Recommended by Doug DeVita

  • The Switch
    15 Apr. 2021
    This three-part one-man show – not quite monologue, not quite stream-of consciousness invective but with elements of both – fascinates and holds attention by its audacious switches, as it gets darker and more savage with almost every word. Relying on audience participation, it will be interesting to hear how this element is handled in its upcoming audio version (via Fresh Fruit’s Radio Play Series); however it’s done, I’m excited to hear it. And hopefully, one day, see it.
  • The Tip of the Tongue
    15 Apr. 2021
    Provocative, powerful, steamy… Allison Moon examines the fine line between what constitutes art and what constitutes child pornography – the subjects in question are 17, not quite children but not yet of legal age – with a jaggedly sharp but nonetheless focused lens; her characters are equally likable and detestable, and she gives them dialogue that is both effortlessly natural while also being high-flown and artistic, befitting the subject matter and personalities involved. An excellent work, and I am looking forward to hearing the imminent audio version, coming soon via The Fresh Fruit Festival’s Radio Play Series.
  • Mother Road
    12 Apr. 2021
    The restless core of the American spirit is deep in the heart of Octavio Solis’ modern day continuation of Steinbeck’s “The Grapes of Wrath.” Brutally honest and searingly beautiful, Solis evokes the landscape of America both then and now, honoring the source material while crafting a work that stands on its own as a winning piece of contemporary theatre. Vividly drawn characters, and oh so theatrical in its conception, MOTHER ROAD is a stunner with so many opportunities for directors, actors, and designers to physically embody the world Solis has created for them, and for us.
  • Tracks
    11 Apr. 2021
    Gut wrenching. Magical. Intense. And gorgeous. So gorgeous. Playing with time, space, and expectations with mesmerizing theatricality, Bray takes us on a journey that is both literal and metaphoric, with characters we learn to love even as they break our hearts. As I said: it’s a gorgeous piece of writing, and one I'd love to see staged.
  • Orion and the Goatman
    11 Apr. 2021
    A nifty two-hander benefitting from its naturally flowing dialogue, its genuine portrayal of two half-siblings, its rising line of tension, and best of all, its being meant to be performed in an actual isolated, woodsy setting. I imagine a staged production would work just as well, but man… being performed in its natural environment would give it a truly riveting edge. Especially with S’mores. And maybe chili.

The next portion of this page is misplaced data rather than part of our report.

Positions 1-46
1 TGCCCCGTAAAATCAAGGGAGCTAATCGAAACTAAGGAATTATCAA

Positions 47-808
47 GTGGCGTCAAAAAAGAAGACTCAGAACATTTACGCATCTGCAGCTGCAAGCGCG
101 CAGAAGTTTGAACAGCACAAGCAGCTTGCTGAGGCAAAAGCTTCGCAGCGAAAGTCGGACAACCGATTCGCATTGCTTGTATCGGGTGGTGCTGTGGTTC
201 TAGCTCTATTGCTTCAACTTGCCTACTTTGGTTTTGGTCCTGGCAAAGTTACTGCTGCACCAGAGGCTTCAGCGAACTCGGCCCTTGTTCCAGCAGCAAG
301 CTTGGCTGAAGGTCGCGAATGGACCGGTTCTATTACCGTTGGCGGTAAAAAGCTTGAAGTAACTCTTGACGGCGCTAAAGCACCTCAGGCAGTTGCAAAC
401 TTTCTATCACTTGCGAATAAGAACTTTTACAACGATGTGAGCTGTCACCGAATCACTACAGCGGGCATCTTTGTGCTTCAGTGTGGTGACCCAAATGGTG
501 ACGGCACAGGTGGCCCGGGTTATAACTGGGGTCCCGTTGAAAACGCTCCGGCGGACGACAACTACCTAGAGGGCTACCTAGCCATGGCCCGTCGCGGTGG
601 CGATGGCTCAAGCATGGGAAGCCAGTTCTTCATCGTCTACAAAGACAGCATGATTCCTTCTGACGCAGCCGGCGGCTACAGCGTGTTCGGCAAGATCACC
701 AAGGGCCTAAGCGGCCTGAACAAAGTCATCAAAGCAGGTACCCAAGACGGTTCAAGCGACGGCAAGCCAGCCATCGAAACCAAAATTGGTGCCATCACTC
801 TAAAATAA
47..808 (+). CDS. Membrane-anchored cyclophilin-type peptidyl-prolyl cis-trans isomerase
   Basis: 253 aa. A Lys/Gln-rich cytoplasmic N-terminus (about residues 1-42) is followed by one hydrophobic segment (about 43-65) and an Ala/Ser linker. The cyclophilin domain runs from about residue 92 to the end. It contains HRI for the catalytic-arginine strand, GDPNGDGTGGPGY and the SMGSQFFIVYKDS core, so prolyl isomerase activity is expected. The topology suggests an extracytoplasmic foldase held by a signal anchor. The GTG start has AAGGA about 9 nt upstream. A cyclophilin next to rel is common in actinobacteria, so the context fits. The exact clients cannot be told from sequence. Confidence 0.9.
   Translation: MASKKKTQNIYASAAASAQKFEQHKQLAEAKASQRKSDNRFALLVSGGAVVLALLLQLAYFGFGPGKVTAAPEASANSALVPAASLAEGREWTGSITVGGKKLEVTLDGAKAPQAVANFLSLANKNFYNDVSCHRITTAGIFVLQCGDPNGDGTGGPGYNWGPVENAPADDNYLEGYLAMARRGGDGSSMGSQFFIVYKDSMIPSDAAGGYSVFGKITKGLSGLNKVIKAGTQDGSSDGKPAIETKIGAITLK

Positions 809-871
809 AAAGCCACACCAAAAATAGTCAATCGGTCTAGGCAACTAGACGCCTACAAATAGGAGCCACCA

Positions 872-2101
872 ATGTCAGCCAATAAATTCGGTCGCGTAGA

• Visitation
    9 Apr. 2021
    Martineau grabs you by the throat right from the get go in this tightly written two hander; specific yet elliptical, it packs quite an emotional punch as we get drawn into the lives of this mother and son who are so bonded even time and space can’t come between them. Devastating, touching, and ultimately beautiful.
    9 Apr. 2021
    This is a wonderful little jewel of a play! Lermond effortlessly creates ¬– and sustains – a terrifically atmospheric sense of time, place, and mood, and her two characters are so beautifully lost that when it becomes clear they’re about to be found by each other, you just melt with happiness.
    9 Apr. 2021
    Melisa Tien chronicles ten years in the life of Boyd, from age 11 to 21, as he grows up in a rural American town during the chaotic years between 2011 – 21. This is an extraordinary work that both touches and angers; Tien perfectly captures the awkwardness, creativity, and later hopelessness of a boy with limited ambitions trying to find his way in a country that embraces the ambitious and wealthy. Tien surrounds him with equally disarming characters, giving them all terrifically natural dialogue and situations to play while making quite a powerfully moving statement about their options.
  • Pilates of the Carob Eaten: An Autocorrected Play
    5 Apr. 2021
    John Busser has let autocorrect dictate the direction in which his script goes, and predictably it goes into some hilariously inappropriate, surreally absurd places – even for Busser. And yet somehow it all hangs together. Bravo, John, for this inventive experiment, and for the result. While I don’t necessarily approve of giving that ducking autocorrect the upper hand, in this case it works; I needed the laughs.
  • Let Maisy Rest in Peace
    5 Apr. 2021
    Small town politics in rural Alabama come in for quite the drubbing in this side-splitting yet ultimately touching comedy in the Frank Capra-esque vein of 1930’s style screwball social satire; one can see all of Capra’s stock players inhabiting the roles, while still imagining how it plays in contemporary terms. Absurd situations, convulsively funny lines, and over-the-top but nonetheless human characters all combine to make this a delight from beginning to end.